If you're looking for a city with a bar every 15 feet, New Orleans is the place for you. After 4 years of living there, I thought it was time to probably learn a little bit more about alcohol, so I became a licensed bartender. In the very first class we discussed liquor vs. liqueurs and how to tell the difference between the two, because mixing them up will inevitably leave you with a sad, gross drink.

So what's the difference? 

The main difference between the two comes down to sugar, according to A Bar Above. Essentially, anything with a significant amount of sugar is a liqueur, like Kahlua or Peppermint Schnapps. A liquor really shouldn't have anything added to it, and is what you would be more likely to see in a basic drink. Liquors are your go-to alcohols: vodka, gin, rum, and tequila, just to name a few.

The rule that I learned in my bartending class was that liquors are more than 35% ABV (alcohol by volume), and liqueurs are anything less than 35%. If you remember the sugar rule, this makes perfect sense. Strong alcohol, like stuff that's more than 35% ABV, doesn't have any sugar in it. That becomes pretty obvious when you take a shot of Crown Russe and it tastes like nail polish remover. It also makes sense if you think about a drink like a grasshopper, which has crème de menthe (25% ABV) and crème de cacao (25%). Those are both liqueurs with a crazy amount of sugar in them, and not that much alcohol.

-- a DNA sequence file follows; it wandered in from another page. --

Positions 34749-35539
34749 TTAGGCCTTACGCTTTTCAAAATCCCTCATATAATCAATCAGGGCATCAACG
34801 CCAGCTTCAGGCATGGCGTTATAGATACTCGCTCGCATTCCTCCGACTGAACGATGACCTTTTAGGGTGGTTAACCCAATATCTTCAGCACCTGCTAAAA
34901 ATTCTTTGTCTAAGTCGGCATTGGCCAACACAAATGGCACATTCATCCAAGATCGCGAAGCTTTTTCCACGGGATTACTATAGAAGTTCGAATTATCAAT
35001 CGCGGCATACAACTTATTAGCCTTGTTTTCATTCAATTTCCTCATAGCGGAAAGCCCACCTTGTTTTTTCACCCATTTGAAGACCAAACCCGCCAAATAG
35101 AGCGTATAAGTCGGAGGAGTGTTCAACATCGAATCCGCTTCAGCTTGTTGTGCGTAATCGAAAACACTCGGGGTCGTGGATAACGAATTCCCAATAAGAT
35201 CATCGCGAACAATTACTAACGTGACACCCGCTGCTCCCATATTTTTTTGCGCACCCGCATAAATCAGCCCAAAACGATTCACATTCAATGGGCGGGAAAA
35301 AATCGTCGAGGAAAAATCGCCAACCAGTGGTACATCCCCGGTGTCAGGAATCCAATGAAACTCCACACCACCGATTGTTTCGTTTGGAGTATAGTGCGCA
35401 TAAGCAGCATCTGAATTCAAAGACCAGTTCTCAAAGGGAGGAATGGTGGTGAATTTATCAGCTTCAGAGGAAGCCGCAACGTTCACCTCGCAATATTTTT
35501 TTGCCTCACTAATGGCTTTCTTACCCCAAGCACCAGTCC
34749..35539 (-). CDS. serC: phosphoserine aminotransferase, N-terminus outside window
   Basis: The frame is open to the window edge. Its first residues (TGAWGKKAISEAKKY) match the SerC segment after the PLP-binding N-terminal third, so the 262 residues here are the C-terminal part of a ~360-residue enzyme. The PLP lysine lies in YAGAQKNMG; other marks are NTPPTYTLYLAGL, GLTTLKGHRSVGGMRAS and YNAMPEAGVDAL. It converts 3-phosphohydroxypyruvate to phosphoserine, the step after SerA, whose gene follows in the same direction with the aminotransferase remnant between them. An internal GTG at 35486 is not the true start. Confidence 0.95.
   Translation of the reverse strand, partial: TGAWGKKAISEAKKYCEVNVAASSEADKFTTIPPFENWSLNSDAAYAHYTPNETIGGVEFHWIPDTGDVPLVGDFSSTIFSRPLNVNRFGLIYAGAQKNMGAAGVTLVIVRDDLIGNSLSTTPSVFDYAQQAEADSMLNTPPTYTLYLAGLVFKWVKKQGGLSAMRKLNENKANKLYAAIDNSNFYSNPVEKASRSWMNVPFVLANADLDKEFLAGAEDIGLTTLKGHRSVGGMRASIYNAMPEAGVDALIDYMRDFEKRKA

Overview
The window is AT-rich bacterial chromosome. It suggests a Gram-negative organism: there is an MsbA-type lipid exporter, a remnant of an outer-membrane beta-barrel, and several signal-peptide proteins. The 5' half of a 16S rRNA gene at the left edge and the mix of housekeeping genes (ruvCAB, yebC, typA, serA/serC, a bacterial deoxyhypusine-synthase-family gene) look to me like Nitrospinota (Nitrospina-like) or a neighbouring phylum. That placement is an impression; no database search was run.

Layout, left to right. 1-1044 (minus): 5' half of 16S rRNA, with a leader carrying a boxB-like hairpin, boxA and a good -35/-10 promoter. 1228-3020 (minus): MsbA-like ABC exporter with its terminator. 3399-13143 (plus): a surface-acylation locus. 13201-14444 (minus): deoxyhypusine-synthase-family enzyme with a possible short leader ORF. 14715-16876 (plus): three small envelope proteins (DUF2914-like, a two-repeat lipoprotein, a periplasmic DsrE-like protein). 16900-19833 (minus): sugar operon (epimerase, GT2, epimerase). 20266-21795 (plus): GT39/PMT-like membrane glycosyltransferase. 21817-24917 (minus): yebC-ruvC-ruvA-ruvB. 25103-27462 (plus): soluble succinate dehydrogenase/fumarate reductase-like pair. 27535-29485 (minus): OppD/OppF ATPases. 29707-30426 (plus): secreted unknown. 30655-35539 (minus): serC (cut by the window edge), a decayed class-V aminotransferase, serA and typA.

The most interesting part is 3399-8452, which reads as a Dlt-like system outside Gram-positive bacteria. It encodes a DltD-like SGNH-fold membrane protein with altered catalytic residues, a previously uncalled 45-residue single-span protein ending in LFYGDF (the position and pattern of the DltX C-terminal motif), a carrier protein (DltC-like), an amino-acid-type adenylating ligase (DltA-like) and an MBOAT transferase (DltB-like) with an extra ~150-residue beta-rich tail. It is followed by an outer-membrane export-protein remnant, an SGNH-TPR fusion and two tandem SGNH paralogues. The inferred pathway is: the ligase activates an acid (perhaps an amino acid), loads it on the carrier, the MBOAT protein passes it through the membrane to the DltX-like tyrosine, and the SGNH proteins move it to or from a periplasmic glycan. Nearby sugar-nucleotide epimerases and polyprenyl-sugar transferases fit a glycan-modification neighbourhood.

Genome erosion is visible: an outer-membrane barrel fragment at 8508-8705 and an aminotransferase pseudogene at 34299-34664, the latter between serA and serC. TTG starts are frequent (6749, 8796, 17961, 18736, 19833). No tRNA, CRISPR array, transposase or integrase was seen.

cocktail, ice, tea, rum, liquor, alcohol, wine
Robert Wehrli

Anything else? 

Another key difference between the two is how people drink them. Liquors are the main ingredient in drinks they are in; they make up the largest percentage. For example, a rum and coke is just that: rum and coke. Or, a margarita is mainly tequila, with some other stuff added in (like lime juice and sour mix).

Liqueurs, on the other hand, can usually be added into drinks with other alcohol in them - like triple sec, which is traditionally added to margaritas. (I know, enough with the margarita example, but it's summer time and I have tequila on the brain. If you're feeling like me, we have a simple recipe right here).

Also, if you're taking shots, you're more likely to be taking a shot of liquor, as opposed to a shot of liqueur. A shot of Bailey's might sound appealing now because it's sweet, but it's actually super thick and kinda difficult to throw back.

syrup, maple syrup, beer, liquor, wine, whisky, alcohol
Christin Urso

To boil it down: liquors usually taste gross because they have no sugar - which makes them the go-to alcohol if you're trying to get drunk quickly. If you're feeling fancy and want to try something more complex than a whiskey coke, you're most likely going to be working with liqueurs, like in these drinks made with Bailey's

Overall, the difference of liquors vs liqueurs is important and will save you a lot of trouble out there in the real world. You'll be thankful when you're looking to drink the strongest thing possible and you get stuck with something that's barely alcoholic. My advice is to get out there and try them all, in the name of research of course.